Shopping? Check out our latest product comparisons

Time to relax with the StressWatch

By

September 27, 2009

The StressWatch gives a visual representation of the wearer's stress levels through a comb...

The StressWatch gives a visual representation of the wearer's stress levels through a combination of heart rate and body temperature measurements

Image Gallery (3 images)

Most of us need a little bit of stress in our lives to operate effectively - the saying: “if it wasn’t for the 11th hour I'd never get anything done” rings true for many of us. But those with highly demanding jobs, or who live in stressful environments, know how damaging long-term exposure to stress can be. The StressWatch concept is intended as a stress-reducing device that provides a visual alarm for those sufferers who want to reduce the impact stress has on their health. In the past, Gizmag has witnessed a few stress-relieving devices like the HeartMath emwave PSR and the 'stress sensor vest' - it seems stress just won't leave us alone, so we better learn to deal with it.

Designed by Michael Mathis and Gerda Hopfgartner, the StressWatch is worn on the wrist and monitors heart rate and body temperature in real time. Measurements are taken from the lower part of the watch’s bracelet and displayed on the watch face in recognizable patterns, colors and a bar chart across the top of the watch. Data is then translated into relaxation guidelines and displayed in real time.

For instance, if the display shows sprinted waves in warm colors and the stress bars are full you need to put your ‘de-stress’ plan into action – which might include finding your optimal breathing rate, concentrating on slowing down your heart rate, even ‘going to your happy place’.

When your stress levels alter you will literally see a change in the graphic chart – smooth waves and cool colors and the stress bars reduced.

The StressWatch can also be a good visual alert for partners of ‘stress-heads’, too. When the colors heat up, maybe it’s time to suggest to your loved one that you’ll hold the baby, or to your business colleague that you’ll work back to complete that tender submission.

Via DVICE

Tags
3 Comments

I think a device like this can be useful for training purposes. If someone is serious about wanting to learn how to reduce their stress level and needs a piece of technology to help them figure it out, so be it. Unless someone is really interested in improving their abilities to reduce stress however, I think the technology will simply be ignored no matter how many alarms or flashing colors it displays. After all, our bodies tell us when they are stressed and we ignore all those warnings for the most part.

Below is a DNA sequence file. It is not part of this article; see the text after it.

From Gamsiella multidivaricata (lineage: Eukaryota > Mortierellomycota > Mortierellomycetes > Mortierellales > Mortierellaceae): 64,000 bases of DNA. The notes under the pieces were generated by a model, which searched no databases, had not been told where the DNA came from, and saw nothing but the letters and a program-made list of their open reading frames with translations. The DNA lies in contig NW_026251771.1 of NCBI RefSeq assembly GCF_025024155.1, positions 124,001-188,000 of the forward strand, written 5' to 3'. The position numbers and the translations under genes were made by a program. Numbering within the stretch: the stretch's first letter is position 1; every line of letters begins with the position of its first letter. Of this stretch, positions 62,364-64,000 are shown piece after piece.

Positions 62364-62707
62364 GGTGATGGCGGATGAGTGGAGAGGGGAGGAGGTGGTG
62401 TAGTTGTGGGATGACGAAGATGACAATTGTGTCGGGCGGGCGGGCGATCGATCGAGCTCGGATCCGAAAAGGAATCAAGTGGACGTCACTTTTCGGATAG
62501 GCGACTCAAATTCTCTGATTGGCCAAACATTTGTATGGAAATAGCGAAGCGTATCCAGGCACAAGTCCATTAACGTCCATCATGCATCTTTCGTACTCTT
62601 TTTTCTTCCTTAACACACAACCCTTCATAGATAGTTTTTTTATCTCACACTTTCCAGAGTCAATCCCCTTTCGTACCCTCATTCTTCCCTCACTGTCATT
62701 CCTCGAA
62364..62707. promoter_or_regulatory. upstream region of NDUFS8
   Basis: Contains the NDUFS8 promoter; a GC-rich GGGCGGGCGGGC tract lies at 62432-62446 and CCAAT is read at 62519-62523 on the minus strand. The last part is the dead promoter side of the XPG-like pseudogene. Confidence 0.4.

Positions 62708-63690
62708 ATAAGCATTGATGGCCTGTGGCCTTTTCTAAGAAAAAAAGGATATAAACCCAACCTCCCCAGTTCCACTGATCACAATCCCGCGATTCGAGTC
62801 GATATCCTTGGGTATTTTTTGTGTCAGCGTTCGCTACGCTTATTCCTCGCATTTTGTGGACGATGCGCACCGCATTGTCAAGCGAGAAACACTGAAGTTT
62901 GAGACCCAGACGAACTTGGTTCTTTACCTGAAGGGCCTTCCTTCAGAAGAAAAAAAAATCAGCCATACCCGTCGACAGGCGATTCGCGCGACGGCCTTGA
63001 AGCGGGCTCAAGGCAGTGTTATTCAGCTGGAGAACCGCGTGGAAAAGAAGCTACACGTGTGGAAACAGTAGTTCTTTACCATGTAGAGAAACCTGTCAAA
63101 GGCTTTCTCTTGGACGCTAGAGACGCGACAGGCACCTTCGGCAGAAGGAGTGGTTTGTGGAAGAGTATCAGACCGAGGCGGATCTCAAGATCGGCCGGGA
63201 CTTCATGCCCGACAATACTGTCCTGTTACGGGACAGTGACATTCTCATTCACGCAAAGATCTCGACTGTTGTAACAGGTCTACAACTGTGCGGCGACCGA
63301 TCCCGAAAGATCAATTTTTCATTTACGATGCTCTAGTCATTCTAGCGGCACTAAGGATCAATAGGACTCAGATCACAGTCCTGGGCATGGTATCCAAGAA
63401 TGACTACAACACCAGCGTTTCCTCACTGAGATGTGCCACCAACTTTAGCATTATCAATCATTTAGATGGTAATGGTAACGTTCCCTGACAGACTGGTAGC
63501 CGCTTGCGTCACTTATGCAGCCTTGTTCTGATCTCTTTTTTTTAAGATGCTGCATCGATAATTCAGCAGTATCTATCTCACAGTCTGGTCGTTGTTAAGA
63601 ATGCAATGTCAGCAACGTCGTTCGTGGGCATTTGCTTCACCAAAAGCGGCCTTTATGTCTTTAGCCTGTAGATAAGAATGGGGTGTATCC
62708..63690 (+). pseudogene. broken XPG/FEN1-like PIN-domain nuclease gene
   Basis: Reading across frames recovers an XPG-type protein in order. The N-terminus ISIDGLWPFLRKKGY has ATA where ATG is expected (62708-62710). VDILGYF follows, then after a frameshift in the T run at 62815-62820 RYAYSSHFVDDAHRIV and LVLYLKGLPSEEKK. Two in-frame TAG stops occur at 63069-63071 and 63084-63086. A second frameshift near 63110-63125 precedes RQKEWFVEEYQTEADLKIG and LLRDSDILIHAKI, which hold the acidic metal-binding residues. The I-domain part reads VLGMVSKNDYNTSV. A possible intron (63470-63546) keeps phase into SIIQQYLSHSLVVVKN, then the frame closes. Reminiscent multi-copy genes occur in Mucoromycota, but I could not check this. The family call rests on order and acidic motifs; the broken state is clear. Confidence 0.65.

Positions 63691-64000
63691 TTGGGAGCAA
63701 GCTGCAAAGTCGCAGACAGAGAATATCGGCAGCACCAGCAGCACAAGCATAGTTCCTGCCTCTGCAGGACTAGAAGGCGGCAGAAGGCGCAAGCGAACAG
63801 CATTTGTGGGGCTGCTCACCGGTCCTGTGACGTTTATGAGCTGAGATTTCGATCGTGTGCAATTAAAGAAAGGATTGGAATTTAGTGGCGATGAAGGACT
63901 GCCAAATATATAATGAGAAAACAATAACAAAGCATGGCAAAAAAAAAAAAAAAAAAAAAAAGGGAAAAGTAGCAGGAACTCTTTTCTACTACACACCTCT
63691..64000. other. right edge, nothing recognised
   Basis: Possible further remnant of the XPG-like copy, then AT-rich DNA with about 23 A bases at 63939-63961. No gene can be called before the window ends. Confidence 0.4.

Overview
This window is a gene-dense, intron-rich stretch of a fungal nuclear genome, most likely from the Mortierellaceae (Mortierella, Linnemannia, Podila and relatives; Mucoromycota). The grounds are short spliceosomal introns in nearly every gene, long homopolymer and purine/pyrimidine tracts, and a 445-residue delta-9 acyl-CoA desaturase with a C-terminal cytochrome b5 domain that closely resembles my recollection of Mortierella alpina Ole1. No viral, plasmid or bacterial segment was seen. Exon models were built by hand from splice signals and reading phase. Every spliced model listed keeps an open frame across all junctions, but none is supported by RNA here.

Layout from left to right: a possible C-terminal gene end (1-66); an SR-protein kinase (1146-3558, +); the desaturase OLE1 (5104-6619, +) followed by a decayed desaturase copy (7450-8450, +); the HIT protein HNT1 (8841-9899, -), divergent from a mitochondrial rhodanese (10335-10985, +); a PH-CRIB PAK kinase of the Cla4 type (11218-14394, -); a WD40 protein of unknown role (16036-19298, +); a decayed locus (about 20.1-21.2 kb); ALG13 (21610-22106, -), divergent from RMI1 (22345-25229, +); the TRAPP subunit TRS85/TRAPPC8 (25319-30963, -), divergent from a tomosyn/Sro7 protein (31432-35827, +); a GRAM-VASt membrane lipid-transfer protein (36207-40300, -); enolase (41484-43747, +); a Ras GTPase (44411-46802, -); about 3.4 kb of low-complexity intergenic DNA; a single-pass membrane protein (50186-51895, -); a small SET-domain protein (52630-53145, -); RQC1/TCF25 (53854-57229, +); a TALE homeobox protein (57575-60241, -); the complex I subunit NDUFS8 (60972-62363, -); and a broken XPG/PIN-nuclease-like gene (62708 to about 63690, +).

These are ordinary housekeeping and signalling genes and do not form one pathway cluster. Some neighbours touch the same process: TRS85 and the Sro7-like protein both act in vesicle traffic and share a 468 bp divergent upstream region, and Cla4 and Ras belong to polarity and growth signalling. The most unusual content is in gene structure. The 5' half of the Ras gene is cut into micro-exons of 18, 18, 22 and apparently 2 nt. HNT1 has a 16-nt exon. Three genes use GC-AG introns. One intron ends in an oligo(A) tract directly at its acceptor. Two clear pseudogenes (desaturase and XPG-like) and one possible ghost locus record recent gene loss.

Nikki Brown
28th September, 2009 @ 06:53 am PDT

I think this device is brilliant.

And perhaps Nikki Brown is right, and when we are rushing we will ignore the warnings. She says "After all, our bodies tell us when they are stressed and we ignore all those warnings for the most part."

Well, our bodies tell us that we are in a stressful situation: when our blood pressure goes up, our stress hormones are pumping, our heart is pounding... it isn't telling us that we need to destress. The contrary: naturally those are signs to our brains that there is a stressful situation= danger. Those signs become feelings that we must rush more, work harder, fight, run, and thus we naturally become more active, aggressive, louder etc.

Perhaps in the jungle running, fighting, shouting to scare off the agressor worked, but on the job or at home, they are counterproductive. A device such as this, if the wearer wants to use it, can help one override the natural reactions to stress, and help us step back and deal with the stress in a more productive manner.

I for one will look for this on the market.

Leanne Franson
28th September, 2009 @ 08:22 am PDT

Semi-serious comment: I would like to see a version with the numbers lying free & randomly at the bottom of some trapped, say, green, liquid. With each shake the numbers rearrange, the idea being don't take the numbers too seriously.

DH
30th September, 2009 @ 02:49 am PDT
Post a Comment

Login with your gizmag account:

Or Login with Facebook:


Related Articles
Looking for something? Search our 28,233 articles